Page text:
So, this first batch of reviews (of which I'll post two a day, it's still going to take a while to get through all of them) are from my old livejournal account and date back to last July. The writing will (hopefully) get smoother as they go on and once I get through all the old reviews I'll start posting new reviews dating from mid-November/early December.
So! Starting off with Throne of Jade which is the sequel to His Majesty's Dragon (read that last winter but none of the libraries near me had a copy of Throne of Jade so I had to hold off until I got home to read it). It's a direct sequel to the idea of "gee, what would the Napoleonic wars have been like if there were DRAGONS in it?" except, following a thread from the previous book, Laurence, his dragon Temeraire, and their crew are off to China to resolve a few diplomatic issues.
The Good: Like the first book I love the idea that dragons are like ships and have many people working on them to make more use in battle, similar to ships, why didn't anyone else think of that before?!? It makes so much more sense than having only one or two people per dragon, it's a brilliant way of looking at an old idea and twisting it. Also like the first book, I like the back and forth between Laurence and Temeraire, not only because the characters have chemistry, but because the conversations highlight the differences between the 19th century viewpoints of the characters and the 21st one of the viewers. You have Laurence who is the 19th century gentleman who, while polite to most of those in the book, still comes off cold and unwilling to see any viewpoint other than the one he was raised on. Temeraire provides the counter viewpoint by questioning British convention and the stint in China really helps with this.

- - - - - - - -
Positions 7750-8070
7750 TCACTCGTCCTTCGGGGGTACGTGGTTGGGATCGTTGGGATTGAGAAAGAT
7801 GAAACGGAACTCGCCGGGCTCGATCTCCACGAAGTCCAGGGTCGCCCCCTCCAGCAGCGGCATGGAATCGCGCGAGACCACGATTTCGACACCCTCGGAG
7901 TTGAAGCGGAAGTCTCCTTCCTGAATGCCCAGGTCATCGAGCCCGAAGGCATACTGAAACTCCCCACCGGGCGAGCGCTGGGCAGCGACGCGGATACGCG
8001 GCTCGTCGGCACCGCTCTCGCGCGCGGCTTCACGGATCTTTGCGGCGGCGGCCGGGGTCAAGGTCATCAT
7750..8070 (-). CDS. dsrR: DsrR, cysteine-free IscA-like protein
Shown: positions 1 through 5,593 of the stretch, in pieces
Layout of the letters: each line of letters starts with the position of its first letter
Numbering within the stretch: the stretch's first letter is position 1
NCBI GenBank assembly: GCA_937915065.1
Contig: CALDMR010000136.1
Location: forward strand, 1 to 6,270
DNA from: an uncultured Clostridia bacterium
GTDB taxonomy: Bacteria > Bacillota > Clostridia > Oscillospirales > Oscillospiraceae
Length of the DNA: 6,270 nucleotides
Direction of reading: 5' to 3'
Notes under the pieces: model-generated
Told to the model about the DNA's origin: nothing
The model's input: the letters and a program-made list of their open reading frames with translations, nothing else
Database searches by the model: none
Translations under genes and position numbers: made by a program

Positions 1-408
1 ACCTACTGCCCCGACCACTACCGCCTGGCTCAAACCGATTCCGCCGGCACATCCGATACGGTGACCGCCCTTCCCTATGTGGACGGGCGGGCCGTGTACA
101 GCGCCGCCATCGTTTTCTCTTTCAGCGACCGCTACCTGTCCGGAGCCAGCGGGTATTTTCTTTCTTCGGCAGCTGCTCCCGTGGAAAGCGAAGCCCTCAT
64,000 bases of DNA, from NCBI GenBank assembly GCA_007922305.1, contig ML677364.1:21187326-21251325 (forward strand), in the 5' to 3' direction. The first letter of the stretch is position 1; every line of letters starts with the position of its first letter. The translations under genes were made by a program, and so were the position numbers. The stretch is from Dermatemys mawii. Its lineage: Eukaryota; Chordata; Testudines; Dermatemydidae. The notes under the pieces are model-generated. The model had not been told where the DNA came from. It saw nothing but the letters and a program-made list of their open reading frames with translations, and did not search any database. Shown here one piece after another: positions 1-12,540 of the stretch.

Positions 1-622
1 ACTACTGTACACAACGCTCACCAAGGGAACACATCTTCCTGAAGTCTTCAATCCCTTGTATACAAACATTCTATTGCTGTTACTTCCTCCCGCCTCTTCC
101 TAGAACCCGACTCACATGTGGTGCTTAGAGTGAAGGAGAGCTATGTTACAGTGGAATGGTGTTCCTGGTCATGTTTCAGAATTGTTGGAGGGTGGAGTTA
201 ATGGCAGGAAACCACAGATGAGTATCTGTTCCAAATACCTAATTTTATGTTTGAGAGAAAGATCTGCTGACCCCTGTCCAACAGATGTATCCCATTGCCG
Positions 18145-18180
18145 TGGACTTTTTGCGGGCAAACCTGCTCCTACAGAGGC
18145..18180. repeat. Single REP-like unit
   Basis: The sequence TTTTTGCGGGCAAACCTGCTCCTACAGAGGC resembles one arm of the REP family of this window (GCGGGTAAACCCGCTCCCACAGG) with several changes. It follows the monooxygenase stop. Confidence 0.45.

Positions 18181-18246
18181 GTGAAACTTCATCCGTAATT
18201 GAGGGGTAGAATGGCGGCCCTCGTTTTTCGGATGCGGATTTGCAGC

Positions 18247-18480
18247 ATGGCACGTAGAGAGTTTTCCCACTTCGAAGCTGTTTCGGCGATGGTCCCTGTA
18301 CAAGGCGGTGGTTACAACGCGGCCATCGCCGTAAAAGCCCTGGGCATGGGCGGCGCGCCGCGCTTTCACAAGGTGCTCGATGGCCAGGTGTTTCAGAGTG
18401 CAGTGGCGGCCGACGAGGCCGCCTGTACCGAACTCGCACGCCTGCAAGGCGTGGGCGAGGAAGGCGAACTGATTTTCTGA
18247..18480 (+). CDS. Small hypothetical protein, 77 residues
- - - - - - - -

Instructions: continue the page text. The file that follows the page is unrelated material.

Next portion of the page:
The Bad: But it still remains a bit hard to sympathize with Laurence because of his views and the characters don't seem to do so either. and a lot of the characters from the first book were missing because of the trip to China and that was unfortunate, there weren't any really interesting characters to replace them and the book felt flatter without the additional character interactions.
So, good but not as good as the first, hopefully the next book will get back to England with more of the old cast for the additional spark needed.